While the city contributes millions of dollars every year, county leaders largely direct the Joint Office's operations. "The city is just along for the ride," said DiLorenzo, an advocate for the city discontinuing the partnership.

Mayor Ted Wheeler is a proponent of continuing with it.

"The way I view it is, by making this investment we get to shape policy and priorities at the Joint Office, and we get access to steering ten times the amount of funding we are putting in," he said during a city council meeting last week. "I actually view it as a good investment, provided that we hold the Joint Office accountable and continue to be able to shape their work in a manner that's consistent with our goals here at the city of Portland."

Commissioner Mingus Mapps said the city shouldn't have to pay the county to have a say in the regional homeless response.

"The fact that we're handing over $31 million just for the right to sit at the table, I'll suggest there's something still kind of wrong about what we're doing here," he said.

Some Portland commissioners say their continued participation in the Joint Office must hinge on the county agreeing to abide by their settlement agreement. They're expected to vote on extending their partnership on Wednesday.

Jessica Vega Pederson, the chairwoman of the Multomah County commission, did not respond to a phone call or emailed questions from National Review. She told local media that distributing tents and tarps to the homeless is all "part of having a humane response to those living on our streets" and that county leaders' goal is "helping people to survive until there is enough treatment and shelter available."

As of January, there were about 11,000 homeless people in Multnomah County,  about 5,400 of whom were unsheltered, according to a recent city audit.

Dan Field, the Joint Office's director, told the city council last week that he's also frustrated "with tents and tarps as a symbol of our inability to shelter people in our community."

"There's not anybody that is actively supporting more tents and tarps," he said. "It's clearly a defensive strategy to keep people safe."

As of now, the county seems intent on sticking with the strategy: The county's $4 billion 2024-25 budget includes $230,000 to continue distributing tents.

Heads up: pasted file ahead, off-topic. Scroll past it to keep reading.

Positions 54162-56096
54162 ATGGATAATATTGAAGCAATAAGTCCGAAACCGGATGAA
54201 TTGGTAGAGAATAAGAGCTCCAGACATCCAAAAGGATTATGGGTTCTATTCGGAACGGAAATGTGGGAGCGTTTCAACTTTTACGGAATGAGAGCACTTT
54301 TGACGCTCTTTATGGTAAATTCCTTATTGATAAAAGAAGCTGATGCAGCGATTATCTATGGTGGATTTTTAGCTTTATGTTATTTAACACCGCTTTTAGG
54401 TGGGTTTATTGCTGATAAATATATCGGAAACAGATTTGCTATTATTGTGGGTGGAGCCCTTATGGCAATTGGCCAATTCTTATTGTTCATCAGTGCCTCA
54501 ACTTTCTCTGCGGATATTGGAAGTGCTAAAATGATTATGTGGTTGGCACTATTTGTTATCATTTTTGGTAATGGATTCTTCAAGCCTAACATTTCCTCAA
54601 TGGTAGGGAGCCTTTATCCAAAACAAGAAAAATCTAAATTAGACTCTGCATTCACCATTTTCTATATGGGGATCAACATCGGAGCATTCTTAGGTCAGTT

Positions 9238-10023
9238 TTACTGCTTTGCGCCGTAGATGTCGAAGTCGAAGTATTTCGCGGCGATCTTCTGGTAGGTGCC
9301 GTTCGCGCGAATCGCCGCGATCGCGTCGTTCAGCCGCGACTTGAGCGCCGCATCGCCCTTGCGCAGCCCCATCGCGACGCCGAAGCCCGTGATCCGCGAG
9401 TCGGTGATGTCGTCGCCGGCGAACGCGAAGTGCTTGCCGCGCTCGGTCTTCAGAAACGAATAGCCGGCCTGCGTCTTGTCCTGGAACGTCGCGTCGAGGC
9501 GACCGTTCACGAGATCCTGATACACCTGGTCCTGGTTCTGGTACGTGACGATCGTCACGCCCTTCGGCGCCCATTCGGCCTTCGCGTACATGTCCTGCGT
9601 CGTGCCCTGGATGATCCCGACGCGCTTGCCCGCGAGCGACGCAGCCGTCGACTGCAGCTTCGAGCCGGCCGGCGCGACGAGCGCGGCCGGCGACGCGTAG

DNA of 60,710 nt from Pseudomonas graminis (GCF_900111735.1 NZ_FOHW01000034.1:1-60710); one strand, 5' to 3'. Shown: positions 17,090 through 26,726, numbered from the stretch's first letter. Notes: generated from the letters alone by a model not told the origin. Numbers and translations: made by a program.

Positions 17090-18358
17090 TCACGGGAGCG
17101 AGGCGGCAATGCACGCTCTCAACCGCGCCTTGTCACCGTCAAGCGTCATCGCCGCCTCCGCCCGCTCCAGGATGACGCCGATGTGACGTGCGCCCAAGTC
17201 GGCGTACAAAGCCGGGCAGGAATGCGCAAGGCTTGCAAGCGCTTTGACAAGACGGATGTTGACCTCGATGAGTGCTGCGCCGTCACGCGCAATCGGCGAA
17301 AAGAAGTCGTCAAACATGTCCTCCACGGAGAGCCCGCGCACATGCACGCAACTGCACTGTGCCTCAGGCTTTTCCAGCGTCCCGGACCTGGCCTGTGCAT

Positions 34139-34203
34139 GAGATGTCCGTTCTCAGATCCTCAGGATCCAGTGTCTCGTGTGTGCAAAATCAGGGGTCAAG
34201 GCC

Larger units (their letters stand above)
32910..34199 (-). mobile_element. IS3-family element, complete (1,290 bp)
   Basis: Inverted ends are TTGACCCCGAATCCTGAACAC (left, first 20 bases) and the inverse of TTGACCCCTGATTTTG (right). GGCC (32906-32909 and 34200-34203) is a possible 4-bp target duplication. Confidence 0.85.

Field told the city council that he doesn't believe most of the tents on the city's sidewalks came from the Joint Office’s warehouse. And he attempted to deflect blame for the ones that have.

"The Joint Office doesn't actually hand out tents," he said. "We make them available to 88 separate organizations that access our supply center and pick up a wide range of supplies."

According to the county data, Central City Concern, a large Portland-area nonprofit aimed at "ending homelessness by treating the whole person," received more tents (260), tarps (680), and blankets (968) than any other Joint Office.

It's unclear what the nonprofit did with those supplies or what efforts, if any, they took to prevent them from clogging Portland parks and sidewalks.

Attempts by National Review to reach Andy Mendenhall, the nonprofit's president and CEO, by email on the phone were unsuccessful. A Central City Concern spokeswoman provided a statement that did not answer any of the questions NR posed in an email.

"Our approach is always evidence-based, and we know that there is no one single way to help someone who is homeless," spokeswoman Juliana Lukasik said in an email.

Mark Anthony Guzman, the executive director of the volunteer-run Meals on Us PDX declined to discuss what his organization did with the 100 tents, 388 tarps, and 548 blankets it received from the Joint Office during the period that NR reviewed.

Guzman seemed to defend his organization's approach of helping homeless people to continue living outdoors, saying that some people can't live in shelters.

"If we're talking about hoarding a bunch of people together and putting them into empty rooms or gyms, that's not the way to do it," he said. "Hoarding human beings like cattle, just to rope them all into one situation, you know what that's called? That's called a prison."